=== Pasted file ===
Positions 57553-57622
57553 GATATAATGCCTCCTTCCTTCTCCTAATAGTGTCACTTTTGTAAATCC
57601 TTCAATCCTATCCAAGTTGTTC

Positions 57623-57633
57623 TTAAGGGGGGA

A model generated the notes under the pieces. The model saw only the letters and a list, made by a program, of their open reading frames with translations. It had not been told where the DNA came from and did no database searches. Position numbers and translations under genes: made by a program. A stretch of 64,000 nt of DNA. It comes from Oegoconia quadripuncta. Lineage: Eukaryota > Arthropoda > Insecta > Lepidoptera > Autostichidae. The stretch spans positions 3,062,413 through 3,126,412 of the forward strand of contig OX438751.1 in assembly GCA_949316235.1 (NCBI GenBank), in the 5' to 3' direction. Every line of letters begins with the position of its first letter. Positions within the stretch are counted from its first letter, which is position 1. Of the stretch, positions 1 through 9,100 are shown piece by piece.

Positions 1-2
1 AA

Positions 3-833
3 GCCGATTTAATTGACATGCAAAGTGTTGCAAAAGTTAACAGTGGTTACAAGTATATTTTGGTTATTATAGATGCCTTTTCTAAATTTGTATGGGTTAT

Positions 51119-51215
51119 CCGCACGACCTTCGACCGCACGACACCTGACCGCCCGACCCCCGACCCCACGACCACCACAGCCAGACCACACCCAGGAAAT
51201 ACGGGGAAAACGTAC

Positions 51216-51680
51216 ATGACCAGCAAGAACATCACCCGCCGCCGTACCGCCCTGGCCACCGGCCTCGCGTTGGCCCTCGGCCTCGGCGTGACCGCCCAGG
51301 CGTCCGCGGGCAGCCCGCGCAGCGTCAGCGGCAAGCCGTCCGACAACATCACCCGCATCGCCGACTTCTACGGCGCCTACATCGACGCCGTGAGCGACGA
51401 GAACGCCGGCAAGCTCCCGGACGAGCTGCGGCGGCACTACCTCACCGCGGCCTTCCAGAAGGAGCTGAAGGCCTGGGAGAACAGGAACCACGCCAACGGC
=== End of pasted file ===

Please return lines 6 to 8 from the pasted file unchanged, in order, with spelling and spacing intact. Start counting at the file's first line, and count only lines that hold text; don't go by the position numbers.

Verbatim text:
A model generated the notes under the pieces. The model saw only the letters and a list, made by a program, of their open reading frames with translations. It had not been told where the DNA came from and did no database searches. Position numbers and translations under genes: made by a program. A stretch of 64,000 nt of DNA. It comes from Oegoconia quadripuncta. Lineage: Eukaryota > Arthropoda > Insecta > Lepidoptera > Autostichidae. The stretch spans positions 3,062,413 through 3,126,412 of the forward strand of contig OX438751.1 in assembly GCA_949316235.1 (NCBI GenBank), in the 5' to 3' direction. Every line of letters begins with the position of its first letter. Positions within the stretch are counted from its first letter, which is position 1. Of the stretch, positions 1 through 9,100 are shown piece by piece.

Positions 1-2
1 AA